That all changed the day my Grandpa Bill died. A feral restlessness descended upon our little trio that day, as though his death severed the one tether that gave my mother stability. After his death she let go of what little restraint she possessed and simply floated on the wave of her moods. She cried more, yelled more, and lashed out whenever the world overwhelmed her. She seemed determined to find the darker edges of her life and embrace them as some kind of new normal.
I needed to feed my delusion that I was not my brother’s keeper, that such a duty fell to our mother. I needed a place where I could store Jeremy’s life, his car, a box that I could shut tight and tell myself it was where Jeremy belonged – even if I knew, deep down, that it was all a lie. I needed that thin plausibility to ease my conscience.
Carl chuckled. "Well, there's that," he said. "But it also means that this is our heaven. We are surrounded every day by the wonders of life, wonders beyond comprehension that we simply take for granted. I decided that day that I would live my life -not simply exist. If I died and discovered heaven on the other side, well, that'd be just fine and dandy. But if I didn't live my life as if I was already in heaven, and I died and found only nothingness, well...I would have wasted my life. I would of have wasted my one chance in all of history to be alive."
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Book description
College student Joe Talbert has the modest goal of completing a writing assignment for an English class. His task is to interview a stranger and write a brief biography of the person. With deadlines looming, Joe heads to a nearby nursing home to find a willing subject. There he meets Carl Iverson, a dying Vietnam veteran - and a convicted murderer. With only a few months to live, Carl has been medically paroled to a nursing home after spending thirty years in prison for the crime of rape and murder.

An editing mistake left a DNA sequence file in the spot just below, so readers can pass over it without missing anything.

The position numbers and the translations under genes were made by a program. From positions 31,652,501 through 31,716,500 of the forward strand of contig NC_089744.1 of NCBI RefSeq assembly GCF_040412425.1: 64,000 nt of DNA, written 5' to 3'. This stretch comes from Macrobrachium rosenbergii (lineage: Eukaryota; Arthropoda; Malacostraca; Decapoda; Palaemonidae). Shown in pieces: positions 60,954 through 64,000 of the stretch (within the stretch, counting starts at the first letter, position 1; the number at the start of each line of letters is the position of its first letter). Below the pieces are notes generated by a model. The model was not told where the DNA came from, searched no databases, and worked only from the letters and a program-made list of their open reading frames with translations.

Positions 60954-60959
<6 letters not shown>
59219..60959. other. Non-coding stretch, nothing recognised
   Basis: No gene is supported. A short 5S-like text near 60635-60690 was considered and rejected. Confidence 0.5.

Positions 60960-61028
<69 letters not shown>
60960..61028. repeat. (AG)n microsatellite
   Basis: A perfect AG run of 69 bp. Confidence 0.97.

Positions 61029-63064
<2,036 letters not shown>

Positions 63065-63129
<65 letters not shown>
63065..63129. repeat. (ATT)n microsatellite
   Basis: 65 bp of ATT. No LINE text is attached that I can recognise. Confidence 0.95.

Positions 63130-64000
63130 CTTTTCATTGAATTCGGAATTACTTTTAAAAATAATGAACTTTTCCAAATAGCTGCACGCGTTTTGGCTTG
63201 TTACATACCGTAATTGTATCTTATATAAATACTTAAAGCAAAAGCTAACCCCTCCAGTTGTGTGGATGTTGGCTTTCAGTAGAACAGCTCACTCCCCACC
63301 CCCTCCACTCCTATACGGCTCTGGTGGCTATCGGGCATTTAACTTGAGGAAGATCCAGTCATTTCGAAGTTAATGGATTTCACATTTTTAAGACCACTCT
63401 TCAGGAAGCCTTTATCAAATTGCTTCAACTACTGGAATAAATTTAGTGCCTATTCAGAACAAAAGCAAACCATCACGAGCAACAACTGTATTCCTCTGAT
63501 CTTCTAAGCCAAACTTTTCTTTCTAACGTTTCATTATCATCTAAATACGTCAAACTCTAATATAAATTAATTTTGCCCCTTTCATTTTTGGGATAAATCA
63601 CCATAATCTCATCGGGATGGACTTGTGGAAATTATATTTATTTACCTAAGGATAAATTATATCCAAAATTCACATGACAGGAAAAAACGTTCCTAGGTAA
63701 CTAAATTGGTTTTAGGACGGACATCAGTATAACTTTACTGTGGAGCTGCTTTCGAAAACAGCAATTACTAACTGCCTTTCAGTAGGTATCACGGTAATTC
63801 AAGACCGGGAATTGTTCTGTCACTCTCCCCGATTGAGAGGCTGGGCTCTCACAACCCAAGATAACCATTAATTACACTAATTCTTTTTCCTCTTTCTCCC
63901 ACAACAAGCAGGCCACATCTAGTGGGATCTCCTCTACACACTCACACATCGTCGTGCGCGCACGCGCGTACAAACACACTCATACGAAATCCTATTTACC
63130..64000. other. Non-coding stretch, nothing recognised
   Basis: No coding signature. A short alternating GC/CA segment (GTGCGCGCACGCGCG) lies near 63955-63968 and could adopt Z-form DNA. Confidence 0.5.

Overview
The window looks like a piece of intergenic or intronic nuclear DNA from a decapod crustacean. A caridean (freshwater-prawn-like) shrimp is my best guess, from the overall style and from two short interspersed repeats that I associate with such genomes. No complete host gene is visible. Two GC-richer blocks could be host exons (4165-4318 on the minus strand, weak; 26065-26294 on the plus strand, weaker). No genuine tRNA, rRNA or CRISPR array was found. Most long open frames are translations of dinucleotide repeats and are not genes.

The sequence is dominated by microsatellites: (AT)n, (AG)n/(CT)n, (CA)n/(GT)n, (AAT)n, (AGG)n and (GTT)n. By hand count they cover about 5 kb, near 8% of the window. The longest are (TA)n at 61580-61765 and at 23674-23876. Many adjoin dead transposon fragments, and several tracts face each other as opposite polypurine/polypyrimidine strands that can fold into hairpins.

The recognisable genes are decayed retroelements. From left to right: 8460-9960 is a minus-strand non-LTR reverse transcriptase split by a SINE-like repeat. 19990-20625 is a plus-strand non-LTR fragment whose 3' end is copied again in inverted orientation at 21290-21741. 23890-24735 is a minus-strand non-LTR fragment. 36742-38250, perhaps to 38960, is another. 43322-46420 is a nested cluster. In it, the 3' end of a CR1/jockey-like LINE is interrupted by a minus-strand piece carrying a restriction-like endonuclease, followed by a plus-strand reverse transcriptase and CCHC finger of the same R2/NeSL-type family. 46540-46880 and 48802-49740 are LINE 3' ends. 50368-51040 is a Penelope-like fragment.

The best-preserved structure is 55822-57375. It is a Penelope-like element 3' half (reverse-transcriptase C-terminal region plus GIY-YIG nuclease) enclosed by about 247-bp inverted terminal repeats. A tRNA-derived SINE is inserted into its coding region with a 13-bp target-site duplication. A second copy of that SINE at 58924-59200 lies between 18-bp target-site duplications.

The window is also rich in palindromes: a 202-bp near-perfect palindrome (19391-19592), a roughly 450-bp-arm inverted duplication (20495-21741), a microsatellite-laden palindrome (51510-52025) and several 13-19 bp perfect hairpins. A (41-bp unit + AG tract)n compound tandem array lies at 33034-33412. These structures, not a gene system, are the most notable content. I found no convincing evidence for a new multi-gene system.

As Joe writes about Carl's life, especially Carl's valor in Vietnam, he cannot reconcile the heroism of the soldier with the despicable acts of the convict. With the help of Lila, his skeptical neighbor, Joe throws himself into uncovering the truth, but he is hamstrung in his efforts by having to deal with his dangerously dysfunctional mother, the guilt of leaving his autistic brother vulnerable, and a haunting childhood memory.

Thread by thread, Joe unravels the tapestry of Carl's conviction. But as he and Lila dig deeper into the circumstances of the crime, the stakes grow higher. Will Joe discover the truth before it's too late to escape the fallout?
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"College student Joe Talbert has the modest goal of completing a writing assignment for an English class. His task is to interview a stranger and write a brief biography of the person. With deadlines looming, Joe heads to a nearby nursing home to find a willing subject. There he meets Carl Iverson, and soon nothing in Joe's life is ever the same. Iverson is a dying Vietnam veteran--and a convicted murderer. With only a few months to live, he has been medically paroled to a nursing home, after spending thirty years in prison for the crimes of rape and murder. As Joe writes about Carl's life, especially Carl's valor in Vietnam, he cannot reconcile the heroism of the soldier with the despicable acts of the convict. Joe, along with his skeptical female neighbor, throws himself into uncovering the truth, but he is hamstrung in his efforts by having to deal with his dangerously dysfunctional mother, the guilt of leaving his autistic brother vulnerable, and a haunting childhood memory. Thread by thread, Joe unravels the tapestry of Carl's conviction. But by the time Joe discovers the truth, it is too late to escape the fallout"--… (more)

(summary from another edition)

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Tantor Media